The International Olympic Committee reportedly has ruled that competing athletes will be allowed to blog from the Beijing Olympic Games this summer. This is certainly a positive step, but not enough, according to experts who insist that blogging has a rightful place at any major political or sporting event.
The IOC’s blessing on blogging does come with limits. Blogging will be permitted during the games as long as the athletes keep their reflections, observations or photographs outside standard reportage of Olympic events, according to reports. Athletes also will be allowed to transmit photos of themselves, as long as the images are outside the context of their participation in an Olympic event.
The IOC, in handing down its rules on blogging, reportedly wants to make sure such activities don’t infringe on copyright agreements and private information.
New Rules Do Have Limits
Blogging is a touchy subject, anyway, in China, which maintains tight control over the flow of online information. Also, the IOC is protective of its enterprise, and perhaps more than a little skeptical about the legitimacy of independent bloggers.
“I think we’re headed for a potential train wreck in the context of the Olympics because there will be a lot of activity in blog space online,” said John Palfrey, executive director of the Berkman Center for Internet and Society at Harvard Law School. “At the same time, it’s going to be happening in an area that’s one of the most heavily censored in the world.”
Independent blogging is a form of expression and not legitimate journalism, the IOC reportedly said. That’s a shortsighted attitude, Robert Cox, president of the Media Bloggers Association, told TechNewsWorld.
“The current contracts don’t anticipate the technology,” he noted. “So although these agreements are in force today — and I’d expect NBC to seek enforcement of the current rules — I think what’s going to have to happen is the organization signing these deals, whether at sporting events like the Olympics or political events, are going to have to rethink their policy of live blogging the events.”
Loophole for ‘Big Media’
The rules allow reporters from newspapers and other print and broadcast organizations to blog from the Olympics, as long as all information is transmitted first to their outlets, which then upload the information, Cox said.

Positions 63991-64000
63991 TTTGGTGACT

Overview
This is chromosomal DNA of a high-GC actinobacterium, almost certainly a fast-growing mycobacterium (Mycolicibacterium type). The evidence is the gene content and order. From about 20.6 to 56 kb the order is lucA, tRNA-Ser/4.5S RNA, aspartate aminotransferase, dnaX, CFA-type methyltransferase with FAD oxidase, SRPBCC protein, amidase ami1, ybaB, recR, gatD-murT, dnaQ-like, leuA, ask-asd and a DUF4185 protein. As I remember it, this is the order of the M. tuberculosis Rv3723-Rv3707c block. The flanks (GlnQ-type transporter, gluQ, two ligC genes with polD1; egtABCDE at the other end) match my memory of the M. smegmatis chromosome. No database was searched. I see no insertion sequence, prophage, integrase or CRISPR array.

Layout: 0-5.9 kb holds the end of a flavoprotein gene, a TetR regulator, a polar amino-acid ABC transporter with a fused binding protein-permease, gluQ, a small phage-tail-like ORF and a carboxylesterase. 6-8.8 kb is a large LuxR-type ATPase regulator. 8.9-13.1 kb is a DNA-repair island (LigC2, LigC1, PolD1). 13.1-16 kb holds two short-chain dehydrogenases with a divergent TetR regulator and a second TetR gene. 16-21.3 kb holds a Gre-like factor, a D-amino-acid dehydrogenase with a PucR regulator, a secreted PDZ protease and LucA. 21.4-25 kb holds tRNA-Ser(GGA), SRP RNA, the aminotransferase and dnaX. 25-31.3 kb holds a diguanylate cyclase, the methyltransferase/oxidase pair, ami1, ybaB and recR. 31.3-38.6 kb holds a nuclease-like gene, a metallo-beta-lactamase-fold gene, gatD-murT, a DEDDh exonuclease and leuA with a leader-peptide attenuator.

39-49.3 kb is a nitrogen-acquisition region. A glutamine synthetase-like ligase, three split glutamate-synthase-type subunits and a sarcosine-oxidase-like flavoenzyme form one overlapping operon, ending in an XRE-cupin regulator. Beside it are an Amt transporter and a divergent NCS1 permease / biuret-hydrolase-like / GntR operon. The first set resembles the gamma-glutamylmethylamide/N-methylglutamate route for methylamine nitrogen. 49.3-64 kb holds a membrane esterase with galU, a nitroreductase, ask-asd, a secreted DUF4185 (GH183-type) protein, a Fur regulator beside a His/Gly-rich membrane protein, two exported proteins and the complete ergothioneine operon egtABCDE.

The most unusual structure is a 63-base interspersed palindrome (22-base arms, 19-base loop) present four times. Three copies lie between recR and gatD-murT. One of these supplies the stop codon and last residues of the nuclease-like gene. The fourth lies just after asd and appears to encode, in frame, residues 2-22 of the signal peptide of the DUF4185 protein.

“It’s sort of a distinction without a difference to say a reporter can’t upload an account of event directly but can do so as long as he sends the information to his news organization,” he noted, adding that the new IOC accommodations for athletes do nothing for the growing network of independent bloggers.
“This does not advance the goal of bloggers covering events as traditional media,” Cox commented. Plus, the “great Chinese firewall” that has a vice-like hold on the Internet in China makes matters worse.
“There is a political aspect to this, which is the Chinese government has aggressively prohibited the use of the Internet and particularly blogs that publish information that somehow might not be perceived as flattering to the government,” he added. “I imagine there are going to be some issues about it if an athlete decides to write about any political issue in what they see.”
Athletes likely won’t be considered political threats on the order of independent bloggers, Cox said. “As a practical matter, having been to a number of large sporting events, including the Olympics myself, I suspect the athletes aren’t going to see a whole lot of China. But if an athlete is in there blogging and saying things that are not complimentary to the government, that could be a problem.”
China Well-Versed on Censorship
China is well-versed at controlling information coming out of the country — although some inevitably will get through to the outside world, said Palfrey, whose organization studies the growth and control of the Web worldwide.
“One way they crack down in places like China is to block entire blogging services,” he told TechNewsWorld. “I think the dynamic is going to be that there will be more information coming to the world about China than ever before in the lead-up to the Olympics and during the Olympics.”
However, the system has holes, Palfrey noted. “It’s something the Chinese have invested more in than anywhere else. You’re going to see more conflicts between people trying to get more information and China’s efforts to curtail speech.”
Whether independent bloggers will get any help in gaining more access to the Olympics before the 2008 Games being is an unanswered question, Palfrey said.
Nevertheless, the blogosphere isn’t going away. “Blogging will become part of the fabric of news gathering and kind of information processing. It’s a supplement, not something that will replace big media’s coverage of big events. I’m having trouble seeing how that would affect that contracting process.”